Human Resource Management

HRM Guide Updates

UK Unemployment

Labour Market Statistics

August 13 2014 - The unemployment rate stands at 6.4% - down 0.4% on the quarter and 1.4% down over the year. 30.6 million people were in work in April to June 2014 according to the labour force survey (LFS). The number of people employed was 167,000 higher this quarter and 820,000 higher than last year.

The working age employment rate is 73.0% - up 0.3% on the last quarter and up 1.5% over the year.

ILO-defined unemployment in April to June 2014 was 2.08 million (6.4%) - down by 132,000 on the previous quarter and down 437,000 on the same quarter last year.

The claimant count for key out-of-work benefits was 1.01 million in July - down by 33,600 on the previous month and down 420,600 on the year.

Average wages, including bonuses, fell by 0.2% which is consistent with growth in employment being skewed towards lower paid service jobs.

Secretary of State for Work and Pensions Iain Duncan Smith said:

"In the past, many people in our society were written off and trapped in unemployment and welfare dependency. But through our welfare reforms, we are helping people to break that cycle and get back into work.

"The government's long-term economic plan to build a stronger economy and a fairer society is working - with employment going up, record drops in youth unemployment and hundreds of thousands of people replacing their signing-on book with a wage packet.

"This is transformative, not only for these individuals and their families, but for society as a whole. That is why we have set full employment as one of our key targets - bringing security and hope to families who have lost their jobs and others who never had jobs, we put people at the heart of the plan. The best way to help even more people into work is to go on delivering a plan that's creating growth and jobs."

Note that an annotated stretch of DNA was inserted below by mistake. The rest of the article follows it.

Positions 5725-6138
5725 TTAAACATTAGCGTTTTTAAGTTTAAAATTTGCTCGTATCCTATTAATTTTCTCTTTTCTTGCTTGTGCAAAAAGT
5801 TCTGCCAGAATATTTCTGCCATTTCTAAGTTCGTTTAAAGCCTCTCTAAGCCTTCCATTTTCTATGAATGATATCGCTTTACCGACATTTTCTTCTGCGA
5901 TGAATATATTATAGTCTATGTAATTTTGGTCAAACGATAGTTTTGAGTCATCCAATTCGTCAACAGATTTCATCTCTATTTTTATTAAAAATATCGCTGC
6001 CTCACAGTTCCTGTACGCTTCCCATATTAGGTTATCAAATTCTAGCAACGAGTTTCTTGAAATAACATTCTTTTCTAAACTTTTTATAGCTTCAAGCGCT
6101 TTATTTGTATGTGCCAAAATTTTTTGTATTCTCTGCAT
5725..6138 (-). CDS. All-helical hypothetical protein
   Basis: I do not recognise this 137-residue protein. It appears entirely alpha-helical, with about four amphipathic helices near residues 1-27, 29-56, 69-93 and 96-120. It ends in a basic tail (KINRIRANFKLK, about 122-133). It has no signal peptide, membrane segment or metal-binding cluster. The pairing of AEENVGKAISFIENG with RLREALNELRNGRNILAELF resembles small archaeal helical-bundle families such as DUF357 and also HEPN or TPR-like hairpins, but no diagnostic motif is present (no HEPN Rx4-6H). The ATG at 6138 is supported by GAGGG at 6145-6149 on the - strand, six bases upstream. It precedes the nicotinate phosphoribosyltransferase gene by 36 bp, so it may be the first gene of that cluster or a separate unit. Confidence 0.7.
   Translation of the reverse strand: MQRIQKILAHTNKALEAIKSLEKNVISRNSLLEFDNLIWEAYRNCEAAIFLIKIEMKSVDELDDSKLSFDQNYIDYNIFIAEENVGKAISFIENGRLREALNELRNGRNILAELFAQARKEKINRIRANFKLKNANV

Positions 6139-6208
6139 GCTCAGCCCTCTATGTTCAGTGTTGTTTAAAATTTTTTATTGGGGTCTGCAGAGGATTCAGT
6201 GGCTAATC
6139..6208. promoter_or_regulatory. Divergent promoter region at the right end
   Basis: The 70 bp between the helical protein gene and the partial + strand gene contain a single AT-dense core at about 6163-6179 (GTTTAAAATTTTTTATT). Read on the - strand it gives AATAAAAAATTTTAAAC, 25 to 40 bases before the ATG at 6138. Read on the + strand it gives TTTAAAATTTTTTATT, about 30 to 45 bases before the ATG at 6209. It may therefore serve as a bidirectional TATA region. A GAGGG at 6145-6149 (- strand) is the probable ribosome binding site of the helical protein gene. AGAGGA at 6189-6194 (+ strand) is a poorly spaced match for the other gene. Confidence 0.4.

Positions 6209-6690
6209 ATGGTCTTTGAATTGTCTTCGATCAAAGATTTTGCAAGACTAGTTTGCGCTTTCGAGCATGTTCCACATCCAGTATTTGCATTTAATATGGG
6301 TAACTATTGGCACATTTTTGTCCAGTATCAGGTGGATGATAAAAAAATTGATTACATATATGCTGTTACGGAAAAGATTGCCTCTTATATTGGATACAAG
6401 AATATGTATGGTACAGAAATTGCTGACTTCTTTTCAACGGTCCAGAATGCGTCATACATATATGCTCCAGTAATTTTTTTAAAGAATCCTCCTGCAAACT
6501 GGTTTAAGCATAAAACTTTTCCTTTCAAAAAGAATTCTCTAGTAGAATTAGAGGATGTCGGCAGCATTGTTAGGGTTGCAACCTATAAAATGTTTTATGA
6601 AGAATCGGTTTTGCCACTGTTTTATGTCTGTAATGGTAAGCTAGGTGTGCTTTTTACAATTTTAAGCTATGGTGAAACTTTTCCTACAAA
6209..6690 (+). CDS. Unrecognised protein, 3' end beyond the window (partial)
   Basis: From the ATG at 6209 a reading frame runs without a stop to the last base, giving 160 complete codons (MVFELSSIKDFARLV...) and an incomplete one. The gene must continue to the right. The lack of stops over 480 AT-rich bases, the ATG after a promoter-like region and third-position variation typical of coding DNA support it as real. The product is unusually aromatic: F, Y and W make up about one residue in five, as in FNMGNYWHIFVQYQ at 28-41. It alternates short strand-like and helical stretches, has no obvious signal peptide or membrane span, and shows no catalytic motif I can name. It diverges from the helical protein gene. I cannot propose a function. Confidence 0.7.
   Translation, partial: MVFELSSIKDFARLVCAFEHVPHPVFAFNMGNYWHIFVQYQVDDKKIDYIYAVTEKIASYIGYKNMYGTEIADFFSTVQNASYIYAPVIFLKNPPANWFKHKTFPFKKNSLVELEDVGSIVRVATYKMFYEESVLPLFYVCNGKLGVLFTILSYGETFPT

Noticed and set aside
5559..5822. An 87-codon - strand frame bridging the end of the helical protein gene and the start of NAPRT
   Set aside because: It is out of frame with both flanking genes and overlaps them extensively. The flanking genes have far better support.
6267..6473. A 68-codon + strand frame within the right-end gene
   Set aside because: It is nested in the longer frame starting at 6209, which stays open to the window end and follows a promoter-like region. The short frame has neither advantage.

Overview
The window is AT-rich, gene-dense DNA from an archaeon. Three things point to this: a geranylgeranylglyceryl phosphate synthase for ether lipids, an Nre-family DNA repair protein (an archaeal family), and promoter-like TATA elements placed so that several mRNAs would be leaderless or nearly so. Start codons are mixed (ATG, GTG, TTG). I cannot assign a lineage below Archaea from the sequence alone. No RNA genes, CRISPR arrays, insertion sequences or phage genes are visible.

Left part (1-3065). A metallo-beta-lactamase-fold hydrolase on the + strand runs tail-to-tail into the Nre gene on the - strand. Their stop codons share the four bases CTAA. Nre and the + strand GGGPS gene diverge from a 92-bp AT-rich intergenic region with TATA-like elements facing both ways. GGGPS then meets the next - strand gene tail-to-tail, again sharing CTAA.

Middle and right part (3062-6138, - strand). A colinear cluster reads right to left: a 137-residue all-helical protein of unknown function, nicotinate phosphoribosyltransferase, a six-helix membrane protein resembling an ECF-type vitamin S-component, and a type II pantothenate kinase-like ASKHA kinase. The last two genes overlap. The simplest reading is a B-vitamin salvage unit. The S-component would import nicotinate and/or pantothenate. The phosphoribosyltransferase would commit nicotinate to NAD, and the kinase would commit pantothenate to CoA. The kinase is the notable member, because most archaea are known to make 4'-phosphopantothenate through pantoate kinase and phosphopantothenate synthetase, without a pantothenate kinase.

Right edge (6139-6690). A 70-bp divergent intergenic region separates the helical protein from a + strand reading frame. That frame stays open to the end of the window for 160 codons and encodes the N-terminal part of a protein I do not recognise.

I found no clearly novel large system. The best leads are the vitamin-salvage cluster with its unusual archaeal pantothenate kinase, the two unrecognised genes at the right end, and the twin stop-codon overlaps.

TUC General Secretary Frances O'Grady said:

"The combination of rising employment and falling pay growth suggests the economy is very good at creating low-paid jobs, but struggling to create the better-paid work we need for a fair and sustainable recovery.

"Self-employment has been responsible for almost half of the rise in employment over the last year. The fact that self-employed workers generally earn less than employees means our pay crisis is even deeper than previously thought, as their pay is not recorded in official figures.

"Falling unemployment is always welcome - particularly for young people who are finally starting to find work - but unless the quality of job creation increases Britain's living standards crisis will continue and people will be locked out of the benefits of recovery."

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